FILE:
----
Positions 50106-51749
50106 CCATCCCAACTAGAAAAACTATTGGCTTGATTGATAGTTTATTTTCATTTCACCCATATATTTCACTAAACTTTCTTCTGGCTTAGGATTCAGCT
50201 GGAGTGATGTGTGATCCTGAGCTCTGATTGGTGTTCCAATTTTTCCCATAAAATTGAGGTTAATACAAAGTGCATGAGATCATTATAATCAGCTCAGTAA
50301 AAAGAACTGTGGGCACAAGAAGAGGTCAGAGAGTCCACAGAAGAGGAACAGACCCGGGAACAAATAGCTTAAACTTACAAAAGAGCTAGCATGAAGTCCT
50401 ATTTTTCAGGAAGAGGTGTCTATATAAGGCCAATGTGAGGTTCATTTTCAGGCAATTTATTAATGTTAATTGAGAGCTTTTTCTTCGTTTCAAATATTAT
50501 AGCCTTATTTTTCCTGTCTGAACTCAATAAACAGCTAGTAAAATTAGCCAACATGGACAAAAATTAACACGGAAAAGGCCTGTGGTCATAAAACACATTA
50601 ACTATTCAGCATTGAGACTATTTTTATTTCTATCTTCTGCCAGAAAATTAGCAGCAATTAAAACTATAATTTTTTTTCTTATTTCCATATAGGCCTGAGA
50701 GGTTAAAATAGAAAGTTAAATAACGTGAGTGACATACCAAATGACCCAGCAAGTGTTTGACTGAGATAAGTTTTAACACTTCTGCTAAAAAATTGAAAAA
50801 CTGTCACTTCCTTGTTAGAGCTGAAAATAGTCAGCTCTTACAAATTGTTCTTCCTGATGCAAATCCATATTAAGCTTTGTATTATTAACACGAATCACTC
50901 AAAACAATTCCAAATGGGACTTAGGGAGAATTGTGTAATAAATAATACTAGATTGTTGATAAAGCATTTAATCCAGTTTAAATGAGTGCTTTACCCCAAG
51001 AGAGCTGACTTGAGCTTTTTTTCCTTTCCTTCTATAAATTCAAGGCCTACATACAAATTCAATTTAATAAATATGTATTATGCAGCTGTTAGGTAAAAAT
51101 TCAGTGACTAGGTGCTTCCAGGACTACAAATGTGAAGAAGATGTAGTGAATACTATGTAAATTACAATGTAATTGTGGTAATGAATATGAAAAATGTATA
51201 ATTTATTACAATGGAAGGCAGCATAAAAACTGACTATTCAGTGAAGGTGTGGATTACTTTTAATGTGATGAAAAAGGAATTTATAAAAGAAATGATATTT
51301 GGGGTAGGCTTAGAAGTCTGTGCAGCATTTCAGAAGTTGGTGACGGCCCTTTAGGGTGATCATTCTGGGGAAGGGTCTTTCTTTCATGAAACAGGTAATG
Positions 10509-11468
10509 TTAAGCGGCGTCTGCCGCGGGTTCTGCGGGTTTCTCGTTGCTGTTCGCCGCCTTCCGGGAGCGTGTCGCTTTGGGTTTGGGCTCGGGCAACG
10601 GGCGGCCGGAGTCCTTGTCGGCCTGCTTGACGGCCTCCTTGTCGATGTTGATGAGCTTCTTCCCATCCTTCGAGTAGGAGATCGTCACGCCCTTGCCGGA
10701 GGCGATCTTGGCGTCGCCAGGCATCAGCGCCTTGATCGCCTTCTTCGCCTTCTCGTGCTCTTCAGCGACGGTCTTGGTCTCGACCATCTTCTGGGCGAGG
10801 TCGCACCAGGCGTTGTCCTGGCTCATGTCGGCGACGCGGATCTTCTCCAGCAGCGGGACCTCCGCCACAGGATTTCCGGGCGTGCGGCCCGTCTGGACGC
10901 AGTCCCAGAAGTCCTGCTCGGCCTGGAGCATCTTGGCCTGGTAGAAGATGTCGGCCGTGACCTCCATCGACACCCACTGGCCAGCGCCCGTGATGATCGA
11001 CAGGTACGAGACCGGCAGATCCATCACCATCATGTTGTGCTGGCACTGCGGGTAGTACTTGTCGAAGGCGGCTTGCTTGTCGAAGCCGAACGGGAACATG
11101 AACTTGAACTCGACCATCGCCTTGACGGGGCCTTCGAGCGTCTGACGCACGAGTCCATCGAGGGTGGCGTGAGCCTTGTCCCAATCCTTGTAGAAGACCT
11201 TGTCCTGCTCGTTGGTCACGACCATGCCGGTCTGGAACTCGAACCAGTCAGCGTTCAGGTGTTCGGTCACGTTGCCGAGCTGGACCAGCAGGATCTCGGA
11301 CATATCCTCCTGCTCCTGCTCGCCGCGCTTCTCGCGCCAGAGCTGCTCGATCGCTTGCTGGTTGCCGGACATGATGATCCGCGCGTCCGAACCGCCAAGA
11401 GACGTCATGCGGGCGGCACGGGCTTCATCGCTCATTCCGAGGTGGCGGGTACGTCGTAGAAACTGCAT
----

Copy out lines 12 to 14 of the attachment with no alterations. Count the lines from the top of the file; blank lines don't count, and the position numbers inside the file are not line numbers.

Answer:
51101 TCAGTGACTAGGTGCTTCCAGGACTACAAATGTGAAGAAGATGTAGTGAATACTATGTAAATTACAATGTAATTGTGGTAATGAATATGAAAAATGTATA
51201 ATTTATTACAATGGAAGGCAGCATAAAAACTGACTATTCAGTGAAGGTGTGGATTACTTTTAATGTGATGAAAAAGGAATTTATAAAAGAAATGATATTT
51301 GGGGTAGGCTTAGAAGTCTGTGCAGCATTTCAGAAGTTGGTGACGGCCCTTTAGGGTGATCATTCTGGGGAAGGGTCTTTCTTTCATGAAACAGGTAATG